The Impact Of Closing Credit Cards on Credit Scores
During the cold war, foreign policy experts in the west spent an amazing amount of effort trying to figure out what the Kremlin was doing behind closed doors. In fact, they even coined the term Kremlinology to refer to the study of an opaque process. In the post-cold war era, consumers still participate in a similar pursuit as we try to decipher the mysteries of the FICO score. And there are few subjects as misunderstood as the effect on our credit scores when we close a credit card.
What We Know About FICO
FICO is the Fair Isaac Credit Corporation, and it is their undisclosed formula that has become the Kremlin of credit. And like the Politburo of old, they are willing to release a general framework that describes their process. For example, 35% of their scoring formula is determined by a person’s credit history and 30% by the amount owed. 15% is based on the length of credit history while 10% each is based on the types of credit used and new credit.
When a cardholder closes and account, only two of these factors are affected. First, there is the amount owed. Part of closing an account is reducing the cardholder’s available credit. For a given amount of debt, reducing a cardholder’s available credit will decrease the cardholder’s debt to credit ratio. Fortunately, this makes up only a portion of the 30% that is attributed to the consumer’s “amount owed” component of his or her credit score.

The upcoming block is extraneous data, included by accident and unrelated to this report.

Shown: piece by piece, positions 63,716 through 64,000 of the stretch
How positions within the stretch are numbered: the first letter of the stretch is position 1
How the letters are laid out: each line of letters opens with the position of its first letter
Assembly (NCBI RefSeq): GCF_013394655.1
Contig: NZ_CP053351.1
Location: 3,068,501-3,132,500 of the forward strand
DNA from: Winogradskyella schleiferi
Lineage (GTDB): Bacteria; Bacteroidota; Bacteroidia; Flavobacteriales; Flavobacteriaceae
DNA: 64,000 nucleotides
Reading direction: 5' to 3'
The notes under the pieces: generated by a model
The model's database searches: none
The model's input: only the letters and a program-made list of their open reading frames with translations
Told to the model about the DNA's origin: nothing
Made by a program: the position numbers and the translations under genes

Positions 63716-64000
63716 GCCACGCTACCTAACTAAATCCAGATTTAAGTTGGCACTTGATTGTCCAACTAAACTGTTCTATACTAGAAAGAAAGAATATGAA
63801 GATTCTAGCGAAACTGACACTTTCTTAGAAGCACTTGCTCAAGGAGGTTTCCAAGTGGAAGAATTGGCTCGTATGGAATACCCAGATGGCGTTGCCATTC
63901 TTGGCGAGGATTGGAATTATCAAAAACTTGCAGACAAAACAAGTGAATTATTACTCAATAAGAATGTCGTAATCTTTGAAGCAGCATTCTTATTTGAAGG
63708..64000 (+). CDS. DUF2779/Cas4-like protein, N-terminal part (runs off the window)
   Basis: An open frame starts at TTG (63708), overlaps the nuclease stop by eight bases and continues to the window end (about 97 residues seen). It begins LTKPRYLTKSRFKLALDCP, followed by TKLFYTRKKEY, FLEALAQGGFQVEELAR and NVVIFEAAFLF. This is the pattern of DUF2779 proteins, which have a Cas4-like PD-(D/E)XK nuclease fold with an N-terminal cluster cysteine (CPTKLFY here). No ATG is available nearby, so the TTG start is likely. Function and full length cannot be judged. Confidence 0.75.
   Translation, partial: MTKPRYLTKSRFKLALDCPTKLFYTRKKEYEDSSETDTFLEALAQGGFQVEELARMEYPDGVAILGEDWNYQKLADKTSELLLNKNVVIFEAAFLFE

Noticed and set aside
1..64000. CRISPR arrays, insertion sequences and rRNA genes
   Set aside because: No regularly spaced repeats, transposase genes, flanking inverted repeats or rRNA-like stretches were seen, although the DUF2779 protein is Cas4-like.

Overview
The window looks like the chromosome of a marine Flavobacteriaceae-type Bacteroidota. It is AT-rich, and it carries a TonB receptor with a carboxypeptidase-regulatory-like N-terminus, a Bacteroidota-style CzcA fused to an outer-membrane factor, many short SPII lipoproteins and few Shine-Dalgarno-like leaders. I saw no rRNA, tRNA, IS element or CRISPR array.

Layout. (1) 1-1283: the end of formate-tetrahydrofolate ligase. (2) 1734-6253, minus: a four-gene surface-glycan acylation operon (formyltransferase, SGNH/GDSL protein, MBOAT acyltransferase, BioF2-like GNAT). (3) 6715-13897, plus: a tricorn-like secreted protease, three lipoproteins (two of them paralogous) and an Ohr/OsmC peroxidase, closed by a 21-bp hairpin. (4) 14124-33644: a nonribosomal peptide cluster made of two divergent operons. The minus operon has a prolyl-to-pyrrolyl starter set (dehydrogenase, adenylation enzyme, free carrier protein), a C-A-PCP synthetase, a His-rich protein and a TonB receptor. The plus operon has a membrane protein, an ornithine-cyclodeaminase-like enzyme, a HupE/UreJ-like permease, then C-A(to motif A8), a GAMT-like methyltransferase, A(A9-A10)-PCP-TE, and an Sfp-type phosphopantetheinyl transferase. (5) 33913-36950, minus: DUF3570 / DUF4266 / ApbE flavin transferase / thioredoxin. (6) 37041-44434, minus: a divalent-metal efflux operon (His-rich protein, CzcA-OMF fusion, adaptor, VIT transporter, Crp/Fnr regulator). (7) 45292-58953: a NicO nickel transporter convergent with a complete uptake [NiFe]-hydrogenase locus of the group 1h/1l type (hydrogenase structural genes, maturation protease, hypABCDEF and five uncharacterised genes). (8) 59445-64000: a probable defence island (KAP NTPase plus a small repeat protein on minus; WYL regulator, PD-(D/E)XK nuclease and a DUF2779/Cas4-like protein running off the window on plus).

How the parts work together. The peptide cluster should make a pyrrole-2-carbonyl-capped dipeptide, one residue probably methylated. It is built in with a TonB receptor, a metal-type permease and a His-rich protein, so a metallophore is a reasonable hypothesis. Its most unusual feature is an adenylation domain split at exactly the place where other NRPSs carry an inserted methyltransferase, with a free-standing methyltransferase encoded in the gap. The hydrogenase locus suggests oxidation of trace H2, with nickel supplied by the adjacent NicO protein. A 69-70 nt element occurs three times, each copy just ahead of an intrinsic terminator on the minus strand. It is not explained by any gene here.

The other part of a credit score that is affected when an account is closed is the length of credit history. This component can be affected the most when a cardholder closes the credit card that they have held the longest. It is for this reason that many credit card users try to keep their oldest accounts active, especially those that have no annual fee.
Ultimately, most students of credit scoring realize that in the absence of other negative information, it is no big deal to close an account. While some personal finance experts will debate the potential downsides of account closures, there is general agreement that these effects are minor and temporary. In contrast, everyone agrees that cardholders should devote their attention to paying all of their bills on time each month and keeping their debt levels low.
Unlike Kremlinology, the fate of the free world does not hang in the balance when a cardholder choses to close one of their accounts. But by understanding how the FICO score is affected by a closed account, cardholders can make the best decisions regarding their portfolio of credit cards.